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Rating: 5 out of 5 starsAmazon Customer, Peter Weedon
Comprising only 36 personnel, the Royal Marines’ Mountain and Arctic Warfare Cadre (M&AW Cadre) must have been one of the smallest units among the 25,000 strong Task Force dispatched to reclaim the Falkland Islands. Under the command of Captain Rod Boswell the Cadre, which provided the specialist Mountain Leaders for the Corps, became the Commando Brigade Reconnaissance Troop.
“Mountain Commandos at War in the Falklands” is Boswell’s account of the Cadre’s campaign, from mobilisation in the UK to its return. Boswell’s narrative is supplemented by anecdotes and memories from many other members of the small group, adding granular detail and authenticity, although there is inevitably some repetition. The Cadre is most well-known for its assault on Argentine Special Forces observation post Top Malo House, removing a danger to 3 Commando Brigade on its advance to Stanley. Despite being hampered by the lack of a helicopter to take them on time, a recurring theme in subsequent British operations through the years, the operation was a complete success despite a number of wounded. Boswell provides the most comprehensive account to date of the assault.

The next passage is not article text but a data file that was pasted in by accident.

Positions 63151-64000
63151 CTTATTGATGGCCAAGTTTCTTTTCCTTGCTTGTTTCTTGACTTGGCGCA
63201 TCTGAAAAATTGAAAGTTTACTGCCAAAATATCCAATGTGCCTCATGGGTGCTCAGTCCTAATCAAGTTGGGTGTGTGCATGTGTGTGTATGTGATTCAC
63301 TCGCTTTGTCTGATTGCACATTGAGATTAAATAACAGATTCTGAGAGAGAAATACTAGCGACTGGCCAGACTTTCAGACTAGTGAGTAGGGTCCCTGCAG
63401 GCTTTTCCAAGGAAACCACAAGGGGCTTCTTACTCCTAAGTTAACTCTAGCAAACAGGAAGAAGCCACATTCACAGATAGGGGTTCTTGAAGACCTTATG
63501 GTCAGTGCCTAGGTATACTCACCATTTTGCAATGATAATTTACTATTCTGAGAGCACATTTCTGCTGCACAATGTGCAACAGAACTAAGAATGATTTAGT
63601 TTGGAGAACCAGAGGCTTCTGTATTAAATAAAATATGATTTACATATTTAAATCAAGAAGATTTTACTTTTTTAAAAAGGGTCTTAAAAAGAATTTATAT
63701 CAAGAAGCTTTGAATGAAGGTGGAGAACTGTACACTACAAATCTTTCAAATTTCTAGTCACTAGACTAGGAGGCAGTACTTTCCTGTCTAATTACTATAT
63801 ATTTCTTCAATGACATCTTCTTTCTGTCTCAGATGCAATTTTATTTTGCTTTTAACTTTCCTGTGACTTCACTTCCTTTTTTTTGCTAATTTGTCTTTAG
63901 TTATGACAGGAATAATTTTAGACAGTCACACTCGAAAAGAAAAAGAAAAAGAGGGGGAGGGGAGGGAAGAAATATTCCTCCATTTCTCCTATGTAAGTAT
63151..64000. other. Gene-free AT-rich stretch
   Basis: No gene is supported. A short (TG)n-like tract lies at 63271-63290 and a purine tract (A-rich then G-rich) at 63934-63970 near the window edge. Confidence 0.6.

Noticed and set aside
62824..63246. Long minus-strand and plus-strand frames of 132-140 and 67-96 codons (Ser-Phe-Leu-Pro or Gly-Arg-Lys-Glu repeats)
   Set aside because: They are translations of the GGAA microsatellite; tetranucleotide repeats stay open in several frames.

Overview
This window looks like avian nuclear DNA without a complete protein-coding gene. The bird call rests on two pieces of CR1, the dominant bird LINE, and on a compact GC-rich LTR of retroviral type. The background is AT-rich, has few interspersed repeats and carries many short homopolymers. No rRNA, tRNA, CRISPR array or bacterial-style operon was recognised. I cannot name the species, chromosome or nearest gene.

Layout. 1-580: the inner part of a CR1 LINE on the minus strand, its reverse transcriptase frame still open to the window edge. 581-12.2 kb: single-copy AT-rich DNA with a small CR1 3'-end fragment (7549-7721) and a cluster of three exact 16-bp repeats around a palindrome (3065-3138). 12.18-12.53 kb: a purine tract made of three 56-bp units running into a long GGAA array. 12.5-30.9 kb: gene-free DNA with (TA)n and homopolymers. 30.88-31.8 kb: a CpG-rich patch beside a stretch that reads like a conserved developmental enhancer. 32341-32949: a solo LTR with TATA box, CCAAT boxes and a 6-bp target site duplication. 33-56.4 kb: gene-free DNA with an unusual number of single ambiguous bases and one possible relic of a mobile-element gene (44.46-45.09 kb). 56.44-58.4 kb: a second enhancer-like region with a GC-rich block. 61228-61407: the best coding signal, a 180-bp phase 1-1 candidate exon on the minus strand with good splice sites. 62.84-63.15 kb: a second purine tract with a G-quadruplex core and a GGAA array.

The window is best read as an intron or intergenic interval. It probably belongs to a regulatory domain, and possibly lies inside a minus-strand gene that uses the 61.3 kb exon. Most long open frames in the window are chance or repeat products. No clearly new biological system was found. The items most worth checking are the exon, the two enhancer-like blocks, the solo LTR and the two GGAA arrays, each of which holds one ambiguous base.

Transport issues also dogged subsequent operations, although one aborted mission potentially prevented the Cadre falling foul of Argentine forces on West Falkland, and a verbal exchange with the CO of the SAS who had “lost” a patrol. Boswell recalls a strained relationship with the SAS, from pilfered equipment through to lack of communication. With the Cadre providing forward reconnaissance with no knowledge of SAS movements, the danger of a “blue on blue” was ever present.